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Sales down for chip contractors

February's results are in, and it was a bad month for two of the world's largest semiconductor foundries.

February's results are in, and it was a bad month for two of the world's largest semiconductor foundries.

Taiwan Semiconductor Manufacturing Co., the largest semiconductor foundry, said its February 2001 sales of $358,235 ($11,614,000 in Taiwan) were down 28 percent from January sales of $498,365. The company's combined January and February sales were $856,600.

Meanwhile, United Microelectronics Corp., also based in Taiwan, reported combined January and February sales of $524,571. Though the combined number is up 36 percent from the same period in 2000, UMC's February 2001 numbers are down. February sales of $231,491 were a decline of 21 percent from the company's January sales.

The falling numbers reflect predictions that first-quarter chip sales will continue to soften in the semiconductor segment. Foundries such as TSMC and UMC manufacture processors for other companies. TSMC, for example, counts chipmaker Via Technologies as a customer. But with demand for chips falling, those customers are not shipping as many chips, which cuts into TSMC and UMC revenues.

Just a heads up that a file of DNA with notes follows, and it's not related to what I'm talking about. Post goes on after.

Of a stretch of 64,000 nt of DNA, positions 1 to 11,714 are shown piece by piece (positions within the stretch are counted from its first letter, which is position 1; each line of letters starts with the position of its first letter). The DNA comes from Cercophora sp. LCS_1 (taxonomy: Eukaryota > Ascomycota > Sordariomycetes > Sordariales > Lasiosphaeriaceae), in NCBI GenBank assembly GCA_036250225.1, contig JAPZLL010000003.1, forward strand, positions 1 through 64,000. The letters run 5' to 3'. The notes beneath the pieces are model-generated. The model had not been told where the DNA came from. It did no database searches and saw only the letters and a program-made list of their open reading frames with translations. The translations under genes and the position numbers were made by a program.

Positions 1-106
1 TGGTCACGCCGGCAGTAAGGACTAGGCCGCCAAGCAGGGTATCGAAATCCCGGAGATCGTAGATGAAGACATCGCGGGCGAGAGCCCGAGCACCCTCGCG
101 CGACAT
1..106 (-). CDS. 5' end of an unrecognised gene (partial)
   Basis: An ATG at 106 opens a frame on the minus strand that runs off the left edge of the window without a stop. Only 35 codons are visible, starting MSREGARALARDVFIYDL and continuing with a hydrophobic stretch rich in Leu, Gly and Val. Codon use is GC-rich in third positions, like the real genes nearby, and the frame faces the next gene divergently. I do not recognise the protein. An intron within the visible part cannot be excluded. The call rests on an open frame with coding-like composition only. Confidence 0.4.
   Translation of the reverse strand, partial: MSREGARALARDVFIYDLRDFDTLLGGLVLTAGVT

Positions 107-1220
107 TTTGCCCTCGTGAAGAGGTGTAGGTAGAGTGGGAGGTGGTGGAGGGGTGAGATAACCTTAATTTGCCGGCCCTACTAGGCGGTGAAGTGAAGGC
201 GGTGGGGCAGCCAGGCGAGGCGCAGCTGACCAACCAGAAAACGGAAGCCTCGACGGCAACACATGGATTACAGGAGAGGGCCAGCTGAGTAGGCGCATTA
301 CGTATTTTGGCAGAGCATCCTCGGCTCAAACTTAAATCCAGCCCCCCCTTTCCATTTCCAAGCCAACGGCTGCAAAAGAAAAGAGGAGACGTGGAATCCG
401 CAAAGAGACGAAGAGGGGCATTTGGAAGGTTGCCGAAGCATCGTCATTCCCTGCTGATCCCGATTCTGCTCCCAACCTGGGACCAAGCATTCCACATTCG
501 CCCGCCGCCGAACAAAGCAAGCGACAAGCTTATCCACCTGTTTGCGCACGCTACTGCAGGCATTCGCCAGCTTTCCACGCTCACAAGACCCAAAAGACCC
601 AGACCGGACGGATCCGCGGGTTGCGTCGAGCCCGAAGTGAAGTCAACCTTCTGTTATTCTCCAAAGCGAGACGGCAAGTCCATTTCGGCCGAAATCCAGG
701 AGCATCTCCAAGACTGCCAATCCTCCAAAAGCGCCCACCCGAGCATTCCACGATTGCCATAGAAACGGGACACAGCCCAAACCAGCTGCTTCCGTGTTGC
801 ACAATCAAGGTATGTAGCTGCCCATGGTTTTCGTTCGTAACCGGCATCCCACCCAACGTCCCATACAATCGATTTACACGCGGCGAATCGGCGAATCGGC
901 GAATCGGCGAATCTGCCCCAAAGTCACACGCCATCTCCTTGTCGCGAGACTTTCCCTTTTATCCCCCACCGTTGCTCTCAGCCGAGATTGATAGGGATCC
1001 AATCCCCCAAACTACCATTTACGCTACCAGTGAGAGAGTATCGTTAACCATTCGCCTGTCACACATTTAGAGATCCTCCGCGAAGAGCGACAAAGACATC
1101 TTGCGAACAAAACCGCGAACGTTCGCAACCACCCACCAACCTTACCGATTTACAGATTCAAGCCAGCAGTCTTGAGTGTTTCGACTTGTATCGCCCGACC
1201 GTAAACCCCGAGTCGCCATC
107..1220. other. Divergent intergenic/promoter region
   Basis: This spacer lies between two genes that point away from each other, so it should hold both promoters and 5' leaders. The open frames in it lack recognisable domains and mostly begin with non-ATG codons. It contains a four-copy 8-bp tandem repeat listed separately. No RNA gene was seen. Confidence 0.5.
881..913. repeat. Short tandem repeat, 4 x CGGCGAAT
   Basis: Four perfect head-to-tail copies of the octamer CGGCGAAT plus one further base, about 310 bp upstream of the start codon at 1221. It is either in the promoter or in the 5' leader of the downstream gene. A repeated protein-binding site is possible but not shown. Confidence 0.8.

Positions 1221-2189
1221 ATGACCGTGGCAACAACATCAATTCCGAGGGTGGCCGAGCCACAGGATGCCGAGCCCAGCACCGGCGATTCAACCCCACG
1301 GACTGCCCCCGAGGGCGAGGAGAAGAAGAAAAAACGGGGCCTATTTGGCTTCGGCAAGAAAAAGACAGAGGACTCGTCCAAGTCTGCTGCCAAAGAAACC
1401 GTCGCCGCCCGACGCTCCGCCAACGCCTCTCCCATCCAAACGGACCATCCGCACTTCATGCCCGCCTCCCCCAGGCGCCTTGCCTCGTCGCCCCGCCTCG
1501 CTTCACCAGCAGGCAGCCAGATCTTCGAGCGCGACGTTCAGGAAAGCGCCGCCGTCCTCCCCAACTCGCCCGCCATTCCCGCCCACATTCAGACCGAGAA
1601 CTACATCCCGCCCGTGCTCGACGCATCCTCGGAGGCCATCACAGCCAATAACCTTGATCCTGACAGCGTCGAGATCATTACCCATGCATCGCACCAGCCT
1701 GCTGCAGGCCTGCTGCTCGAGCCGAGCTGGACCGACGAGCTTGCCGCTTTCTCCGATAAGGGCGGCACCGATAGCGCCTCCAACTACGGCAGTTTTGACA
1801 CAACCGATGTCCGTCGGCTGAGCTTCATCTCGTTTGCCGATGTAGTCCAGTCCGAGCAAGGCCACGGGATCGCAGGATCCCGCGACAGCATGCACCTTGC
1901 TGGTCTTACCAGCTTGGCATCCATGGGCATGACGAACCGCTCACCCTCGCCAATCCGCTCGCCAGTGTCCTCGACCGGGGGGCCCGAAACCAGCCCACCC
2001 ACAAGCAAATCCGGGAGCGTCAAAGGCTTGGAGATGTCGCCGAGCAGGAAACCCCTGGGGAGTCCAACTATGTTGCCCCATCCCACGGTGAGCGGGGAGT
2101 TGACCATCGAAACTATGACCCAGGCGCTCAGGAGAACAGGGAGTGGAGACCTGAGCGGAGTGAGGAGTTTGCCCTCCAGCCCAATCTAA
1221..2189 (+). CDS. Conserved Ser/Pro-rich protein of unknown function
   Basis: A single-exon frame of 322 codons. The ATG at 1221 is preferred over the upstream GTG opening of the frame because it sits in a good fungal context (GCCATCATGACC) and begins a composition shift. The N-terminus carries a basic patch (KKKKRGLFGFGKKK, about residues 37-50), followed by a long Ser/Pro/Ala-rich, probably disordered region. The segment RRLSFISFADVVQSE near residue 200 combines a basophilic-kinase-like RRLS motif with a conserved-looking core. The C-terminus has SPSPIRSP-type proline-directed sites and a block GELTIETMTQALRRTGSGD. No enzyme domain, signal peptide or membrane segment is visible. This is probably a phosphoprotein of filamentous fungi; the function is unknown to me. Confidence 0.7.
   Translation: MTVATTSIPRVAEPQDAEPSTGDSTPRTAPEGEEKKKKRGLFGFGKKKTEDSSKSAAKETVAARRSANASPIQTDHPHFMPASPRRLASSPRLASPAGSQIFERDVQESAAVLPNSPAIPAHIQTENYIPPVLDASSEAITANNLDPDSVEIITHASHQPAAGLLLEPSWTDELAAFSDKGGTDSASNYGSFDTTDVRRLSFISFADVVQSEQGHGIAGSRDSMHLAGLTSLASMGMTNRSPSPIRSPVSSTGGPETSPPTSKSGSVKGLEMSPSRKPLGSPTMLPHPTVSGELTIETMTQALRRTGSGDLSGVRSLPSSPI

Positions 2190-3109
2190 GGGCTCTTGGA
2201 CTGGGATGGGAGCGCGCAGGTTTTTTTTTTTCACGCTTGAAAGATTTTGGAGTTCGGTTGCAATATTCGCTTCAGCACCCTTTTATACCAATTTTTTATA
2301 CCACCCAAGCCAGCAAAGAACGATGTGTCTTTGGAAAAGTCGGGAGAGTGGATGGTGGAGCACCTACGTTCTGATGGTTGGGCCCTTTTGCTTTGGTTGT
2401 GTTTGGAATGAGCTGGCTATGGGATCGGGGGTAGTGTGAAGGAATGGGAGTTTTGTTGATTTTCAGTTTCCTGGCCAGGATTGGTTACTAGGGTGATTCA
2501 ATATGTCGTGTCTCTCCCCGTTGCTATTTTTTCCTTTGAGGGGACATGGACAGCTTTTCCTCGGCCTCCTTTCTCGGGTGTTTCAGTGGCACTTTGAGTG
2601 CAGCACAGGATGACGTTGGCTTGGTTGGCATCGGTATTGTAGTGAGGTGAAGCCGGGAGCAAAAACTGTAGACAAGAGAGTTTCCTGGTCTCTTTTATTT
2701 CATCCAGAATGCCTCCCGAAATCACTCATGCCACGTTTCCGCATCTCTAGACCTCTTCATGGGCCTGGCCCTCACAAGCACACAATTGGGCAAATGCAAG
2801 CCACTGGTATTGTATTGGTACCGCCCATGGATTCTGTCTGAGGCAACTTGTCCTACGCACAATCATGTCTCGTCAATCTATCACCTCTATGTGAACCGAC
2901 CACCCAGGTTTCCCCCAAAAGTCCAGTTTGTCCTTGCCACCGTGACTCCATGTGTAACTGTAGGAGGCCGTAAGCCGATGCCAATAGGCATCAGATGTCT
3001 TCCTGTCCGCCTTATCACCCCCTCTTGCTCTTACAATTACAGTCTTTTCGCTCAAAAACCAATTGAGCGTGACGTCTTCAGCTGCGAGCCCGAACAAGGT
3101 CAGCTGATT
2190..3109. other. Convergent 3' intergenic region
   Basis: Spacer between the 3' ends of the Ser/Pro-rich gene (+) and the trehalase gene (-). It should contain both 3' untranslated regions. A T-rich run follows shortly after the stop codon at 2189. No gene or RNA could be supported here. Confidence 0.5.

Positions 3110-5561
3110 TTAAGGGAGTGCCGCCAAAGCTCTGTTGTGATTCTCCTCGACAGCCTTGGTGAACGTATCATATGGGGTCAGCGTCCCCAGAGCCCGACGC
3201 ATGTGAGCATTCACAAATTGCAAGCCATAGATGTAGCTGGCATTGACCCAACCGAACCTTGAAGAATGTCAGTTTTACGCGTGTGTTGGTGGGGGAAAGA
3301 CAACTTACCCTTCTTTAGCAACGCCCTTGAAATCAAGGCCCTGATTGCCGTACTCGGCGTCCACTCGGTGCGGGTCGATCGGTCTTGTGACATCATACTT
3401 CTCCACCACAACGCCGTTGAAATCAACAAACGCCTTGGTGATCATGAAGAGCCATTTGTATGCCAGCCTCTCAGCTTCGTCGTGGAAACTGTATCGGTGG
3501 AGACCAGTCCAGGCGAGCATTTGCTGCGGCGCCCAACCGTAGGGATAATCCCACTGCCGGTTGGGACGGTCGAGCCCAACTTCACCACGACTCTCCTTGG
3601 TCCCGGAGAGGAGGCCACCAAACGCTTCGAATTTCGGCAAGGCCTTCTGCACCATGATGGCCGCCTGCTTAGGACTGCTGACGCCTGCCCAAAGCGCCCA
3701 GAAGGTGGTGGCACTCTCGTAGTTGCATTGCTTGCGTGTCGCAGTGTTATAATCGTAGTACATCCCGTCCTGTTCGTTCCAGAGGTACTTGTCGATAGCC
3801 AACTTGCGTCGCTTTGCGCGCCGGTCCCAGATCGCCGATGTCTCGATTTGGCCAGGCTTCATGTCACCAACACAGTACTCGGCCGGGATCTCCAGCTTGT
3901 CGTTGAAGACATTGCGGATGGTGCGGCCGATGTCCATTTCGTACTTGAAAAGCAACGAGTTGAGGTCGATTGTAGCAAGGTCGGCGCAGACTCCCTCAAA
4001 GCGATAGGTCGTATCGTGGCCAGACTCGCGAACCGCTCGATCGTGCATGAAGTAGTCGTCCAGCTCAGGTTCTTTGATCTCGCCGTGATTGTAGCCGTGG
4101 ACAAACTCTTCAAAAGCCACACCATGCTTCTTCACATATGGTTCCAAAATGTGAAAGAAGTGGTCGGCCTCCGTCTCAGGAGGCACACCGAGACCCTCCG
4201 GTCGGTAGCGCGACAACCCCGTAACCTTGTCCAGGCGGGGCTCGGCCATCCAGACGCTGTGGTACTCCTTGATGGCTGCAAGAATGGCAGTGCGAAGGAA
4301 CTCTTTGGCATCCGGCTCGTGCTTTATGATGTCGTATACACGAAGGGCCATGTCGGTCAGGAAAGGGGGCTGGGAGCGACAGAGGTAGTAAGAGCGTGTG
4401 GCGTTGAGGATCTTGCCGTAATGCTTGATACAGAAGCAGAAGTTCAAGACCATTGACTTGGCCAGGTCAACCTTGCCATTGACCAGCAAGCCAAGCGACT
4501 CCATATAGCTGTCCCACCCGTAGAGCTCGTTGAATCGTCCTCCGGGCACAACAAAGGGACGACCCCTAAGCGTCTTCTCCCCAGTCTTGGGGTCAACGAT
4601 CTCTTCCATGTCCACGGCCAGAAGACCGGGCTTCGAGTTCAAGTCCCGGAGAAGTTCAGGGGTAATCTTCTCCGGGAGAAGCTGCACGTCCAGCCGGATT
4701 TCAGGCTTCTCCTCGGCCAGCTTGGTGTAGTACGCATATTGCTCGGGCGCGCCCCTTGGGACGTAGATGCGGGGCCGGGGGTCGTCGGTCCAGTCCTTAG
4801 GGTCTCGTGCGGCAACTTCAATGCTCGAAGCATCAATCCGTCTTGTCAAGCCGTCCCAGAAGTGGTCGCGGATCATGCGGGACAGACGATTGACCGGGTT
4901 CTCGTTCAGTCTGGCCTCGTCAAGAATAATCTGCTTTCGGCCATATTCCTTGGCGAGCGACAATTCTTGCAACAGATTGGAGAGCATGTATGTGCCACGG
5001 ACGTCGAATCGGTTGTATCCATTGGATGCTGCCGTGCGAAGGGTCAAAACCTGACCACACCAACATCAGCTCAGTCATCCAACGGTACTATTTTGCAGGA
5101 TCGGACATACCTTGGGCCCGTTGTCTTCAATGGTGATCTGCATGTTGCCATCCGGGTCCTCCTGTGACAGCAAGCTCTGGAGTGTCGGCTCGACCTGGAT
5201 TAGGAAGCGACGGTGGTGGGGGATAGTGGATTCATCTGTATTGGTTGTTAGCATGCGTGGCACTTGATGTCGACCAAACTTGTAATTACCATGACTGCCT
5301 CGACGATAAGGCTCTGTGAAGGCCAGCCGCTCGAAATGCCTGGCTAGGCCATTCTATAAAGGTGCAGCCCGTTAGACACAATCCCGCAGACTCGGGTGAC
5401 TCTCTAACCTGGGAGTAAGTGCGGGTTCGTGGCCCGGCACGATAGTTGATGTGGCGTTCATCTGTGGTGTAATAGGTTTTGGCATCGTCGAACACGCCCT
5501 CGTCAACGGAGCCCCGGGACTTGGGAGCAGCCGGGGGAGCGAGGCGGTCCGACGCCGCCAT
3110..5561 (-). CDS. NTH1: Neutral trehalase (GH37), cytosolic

These market conditions are expected to get worse before they get better. With its monthly sales report, TSMC estimated sales for the first quarter of 2001 would decrease by 26 percent from the fourth quarter of 2000. The company had previously predicted sales would decrease by about 25 percent.

But TSMC, which also recently reduced its 2001 capital spending projections, remains upbeat about the semiconductor market's long-term prospects.

The company continues to believe that the semiconductor market will begin to turn around in the second half of this year.

The overall industry cycle is expected to trend upward gradually in the second half of 2001. TSMC is optimistic about the future direction of the foundry industry, the company said in a statement released Thursday.